Frederic Madden

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Sir Frederic Madden (16 February 1801 – 8 March 1873) was an English palaeographer.[1]


Madden was born at Portsmouth, the son of an officer of Irish extraction. From his childhood he displayed a flair for linguistic and antiquarian studies. In 1826 he was engaged by the British Museum to assist in the preparation of the classified catalogue of printed books, and in 1828 he became assistant keeper of manuscripts. In 1832 he was elected a Fellow of the Royal Society.[2] In 1833 he was knighted, and in 1837 succeeded Josiah Forshall as keeper of manuscripts. He did not get on well with his colleagues, and retired in 1866.

Madden was the leading palaeographer of his day. However, his ignorance of German prevented his ranking high as a philologist, although he paid much attention to the early dialectical forms of French and English. His minor contributions to antiquarian research were numerous: the best known, perhaps, was his dissertation on the spelling of Shakespeare's name, which, mainly on the strength of a signature found in John Florio's copy of the work of Montaigne, he contended should be "Shakspere." This led to a lengthy debate and to a period when the "Shakspere" spelling nearly became the norm.[3]

On his death at his home in St Stephen's Square, London, he bequeathed his journals and other private papers to the Bodleian Library, where they were to remain unopened until 1920.

His son Frederick (1839–1904), a numismatist of note, was Secretary and Bursar of Brighton College 1874–88 and then Chief Librarian of Brighton Public Library 1888–1902.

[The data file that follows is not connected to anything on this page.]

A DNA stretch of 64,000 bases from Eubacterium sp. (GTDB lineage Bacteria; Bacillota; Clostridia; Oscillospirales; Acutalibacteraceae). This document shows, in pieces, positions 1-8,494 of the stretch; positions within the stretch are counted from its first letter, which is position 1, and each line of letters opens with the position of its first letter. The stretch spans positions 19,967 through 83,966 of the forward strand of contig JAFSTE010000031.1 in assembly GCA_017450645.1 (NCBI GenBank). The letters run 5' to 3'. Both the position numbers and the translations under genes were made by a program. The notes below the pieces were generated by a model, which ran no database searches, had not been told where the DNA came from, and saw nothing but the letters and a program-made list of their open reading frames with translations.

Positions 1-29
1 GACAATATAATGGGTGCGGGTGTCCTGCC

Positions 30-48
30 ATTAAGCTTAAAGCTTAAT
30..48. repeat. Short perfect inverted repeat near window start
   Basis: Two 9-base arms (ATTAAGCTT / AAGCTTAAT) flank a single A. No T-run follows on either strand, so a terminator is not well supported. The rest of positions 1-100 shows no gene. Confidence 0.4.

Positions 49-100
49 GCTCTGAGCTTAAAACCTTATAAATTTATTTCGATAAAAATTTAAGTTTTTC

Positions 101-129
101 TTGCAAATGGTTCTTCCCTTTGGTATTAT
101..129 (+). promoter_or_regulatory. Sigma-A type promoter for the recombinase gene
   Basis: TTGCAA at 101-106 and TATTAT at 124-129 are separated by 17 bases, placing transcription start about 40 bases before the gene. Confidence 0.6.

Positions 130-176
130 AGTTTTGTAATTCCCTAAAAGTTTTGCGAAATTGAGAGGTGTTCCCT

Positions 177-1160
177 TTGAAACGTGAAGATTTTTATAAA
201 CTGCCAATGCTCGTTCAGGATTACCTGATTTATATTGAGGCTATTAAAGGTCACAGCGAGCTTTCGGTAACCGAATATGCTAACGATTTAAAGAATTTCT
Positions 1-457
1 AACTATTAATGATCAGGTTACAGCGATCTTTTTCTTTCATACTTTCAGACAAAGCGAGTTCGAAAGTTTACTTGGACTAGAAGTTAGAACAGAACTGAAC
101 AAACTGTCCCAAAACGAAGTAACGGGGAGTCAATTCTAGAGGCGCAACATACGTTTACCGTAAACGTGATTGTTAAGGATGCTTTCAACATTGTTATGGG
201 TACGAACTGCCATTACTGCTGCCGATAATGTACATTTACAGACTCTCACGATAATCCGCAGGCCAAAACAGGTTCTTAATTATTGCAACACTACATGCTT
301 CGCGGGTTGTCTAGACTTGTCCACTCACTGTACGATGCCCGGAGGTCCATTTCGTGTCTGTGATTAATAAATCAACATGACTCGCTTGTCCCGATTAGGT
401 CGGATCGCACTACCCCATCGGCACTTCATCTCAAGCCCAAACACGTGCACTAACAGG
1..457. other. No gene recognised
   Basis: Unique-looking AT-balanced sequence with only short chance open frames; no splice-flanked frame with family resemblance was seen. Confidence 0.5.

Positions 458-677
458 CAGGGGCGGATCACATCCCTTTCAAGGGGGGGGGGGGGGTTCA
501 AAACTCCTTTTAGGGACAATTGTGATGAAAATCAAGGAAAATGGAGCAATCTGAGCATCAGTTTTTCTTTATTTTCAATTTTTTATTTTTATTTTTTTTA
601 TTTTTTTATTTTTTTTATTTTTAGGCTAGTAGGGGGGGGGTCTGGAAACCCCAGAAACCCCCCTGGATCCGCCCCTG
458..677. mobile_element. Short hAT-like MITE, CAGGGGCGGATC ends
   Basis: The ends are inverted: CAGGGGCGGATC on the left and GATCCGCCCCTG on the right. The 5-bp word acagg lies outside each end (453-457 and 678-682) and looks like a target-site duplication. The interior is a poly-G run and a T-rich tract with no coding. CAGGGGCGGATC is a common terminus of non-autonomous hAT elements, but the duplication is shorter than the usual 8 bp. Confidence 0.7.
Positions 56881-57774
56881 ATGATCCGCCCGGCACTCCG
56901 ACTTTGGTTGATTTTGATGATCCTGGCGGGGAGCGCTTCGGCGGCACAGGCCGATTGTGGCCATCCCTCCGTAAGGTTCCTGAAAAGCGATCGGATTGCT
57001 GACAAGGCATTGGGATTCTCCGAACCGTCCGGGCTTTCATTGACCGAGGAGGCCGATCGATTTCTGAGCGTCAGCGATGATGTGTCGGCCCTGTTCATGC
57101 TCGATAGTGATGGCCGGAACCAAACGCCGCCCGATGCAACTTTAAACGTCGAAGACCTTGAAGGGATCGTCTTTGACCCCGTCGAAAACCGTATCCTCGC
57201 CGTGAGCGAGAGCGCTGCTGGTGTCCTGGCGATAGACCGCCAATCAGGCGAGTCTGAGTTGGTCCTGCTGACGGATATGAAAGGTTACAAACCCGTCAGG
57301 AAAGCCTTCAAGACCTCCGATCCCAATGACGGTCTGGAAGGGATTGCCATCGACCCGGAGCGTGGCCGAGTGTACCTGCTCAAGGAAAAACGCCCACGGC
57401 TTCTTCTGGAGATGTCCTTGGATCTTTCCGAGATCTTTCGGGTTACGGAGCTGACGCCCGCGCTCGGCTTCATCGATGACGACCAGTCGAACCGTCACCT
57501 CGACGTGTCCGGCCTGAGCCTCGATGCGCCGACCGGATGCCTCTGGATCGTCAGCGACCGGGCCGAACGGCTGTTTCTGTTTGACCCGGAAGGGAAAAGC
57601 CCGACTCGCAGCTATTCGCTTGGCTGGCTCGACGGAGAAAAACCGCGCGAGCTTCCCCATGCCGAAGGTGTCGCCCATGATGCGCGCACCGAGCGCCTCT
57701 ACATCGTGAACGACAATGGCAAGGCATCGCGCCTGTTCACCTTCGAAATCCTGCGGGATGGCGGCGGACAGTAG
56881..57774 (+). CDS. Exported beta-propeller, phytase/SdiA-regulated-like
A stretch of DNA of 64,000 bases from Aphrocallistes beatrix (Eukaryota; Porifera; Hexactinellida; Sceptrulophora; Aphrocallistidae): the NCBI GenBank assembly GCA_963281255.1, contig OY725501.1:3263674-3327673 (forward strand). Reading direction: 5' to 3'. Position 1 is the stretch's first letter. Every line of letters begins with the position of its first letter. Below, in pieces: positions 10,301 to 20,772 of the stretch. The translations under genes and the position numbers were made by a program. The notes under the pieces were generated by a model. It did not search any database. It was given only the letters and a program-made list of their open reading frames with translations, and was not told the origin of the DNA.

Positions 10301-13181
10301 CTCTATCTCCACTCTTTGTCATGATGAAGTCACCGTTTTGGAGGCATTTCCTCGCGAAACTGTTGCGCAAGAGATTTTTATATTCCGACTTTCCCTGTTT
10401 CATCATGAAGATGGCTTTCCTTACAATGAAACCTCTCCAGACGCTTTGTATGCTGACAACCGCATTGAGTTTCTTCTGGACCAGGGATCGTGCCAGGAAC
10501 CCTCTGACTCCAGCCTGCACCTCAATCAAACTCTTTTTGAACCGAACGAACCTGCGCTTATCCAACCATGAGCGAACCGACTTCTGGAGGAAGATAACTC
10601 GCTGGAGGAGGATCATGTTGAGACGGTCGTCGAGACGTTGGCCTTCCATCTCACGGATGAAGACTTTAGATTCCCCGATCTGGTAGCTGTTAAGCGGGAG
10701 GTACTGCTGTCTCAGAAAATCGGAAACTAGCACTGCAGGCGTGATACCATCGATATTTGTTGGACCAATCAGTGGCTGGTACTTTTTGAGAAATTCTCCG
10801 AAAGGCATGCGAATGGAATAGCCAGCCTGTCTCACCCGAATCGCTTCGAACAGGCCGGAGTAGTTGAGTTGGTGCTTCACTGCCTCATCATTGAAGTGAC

He edited for the Roxburghe Club Havelok the Dane (1828), discovered by himself among the Laudian manuscripts in the Bodleian Library, William and the Werwolf (1832) and the old English versions of the Gesta Romanorum (1838). In 1839 he edited the ancient metrical romances of Syr Gawayne for the Bannatyne Club, and in 1847 Layamon's Brut, with a prose translation, for the Society of Antiquaries. In 1850 the magnificent edition, in parallel columns, of what are known as the "Wycliffite" versions of the Bible, from the original manuscripts, upon which he and his coadjutor, Forshall, had been engaged for twenty years, was published by the University of Oxford.

In 1866-1869 he edited the Historia Minor of Matthew Paris for the Rolls Series. In 1833 he wrote the text of Henry Shaw's Illuminated Ornaments of the Middle Ages; and in 1850 edited the English translation of Joseph Balthazar Silvestre's Paléographie universelle.


In April 1837, when still the Assistant Keeper of MSS, Madden was shown a garret of the old museum building which contained a large number of burnt and damaged fragments and codices of vellum manuscripts. Madden immediately identified them as part of the Cotton Library collection, which had been badly damaged in a fire of 1731.

During his tenure as Keeper of MSS, Madden undertook extensive conservation work on the Cotton manuscripts (often in the face of opposition from the Museum’s board, who deemed the enterprise prohibitively expensive). In collaboration with the bookbinder Henry Gough, he developed a conservation strategy that restored even the most badly damaged fragments and manuscripts to a usable state. Vellum sheets were cleaned and flattened and mounted in paper frames. Where possible, they were rebound in their original codices.

As well as the fragments found in the garret, he carried out conservation work on the rest of the collection. Many manuscripts had become brittle and fragile, including the codex that contains the only known copy of Beowulf (Cotton Vittelius A xv). By 1845, the work was largely complete, though Madden was to suffer one more setback when a fire broke out in the Museum bindery, destroying completely some further works from the collection.[4]


  1. ^ Public Domain This article incorporates text from a publication now in the public domainChisholm, Hugh, ed. (1911). Encyclopædia Britannica (11th ed.). Cambridge University Press. 
  2. ^ "Library and Archive Cataloge". Royal Society. Retrieved 2012-03-04. 
  3. ^ John Louis Haney, The Name of William Shakespeare: a Study in Orthography, Egerton, 1906, pp. 42-50.
  4. ^ Andrew Prescott, Their Present Miserable State of Cremation: the Restoration of the Cotton Library, 1997

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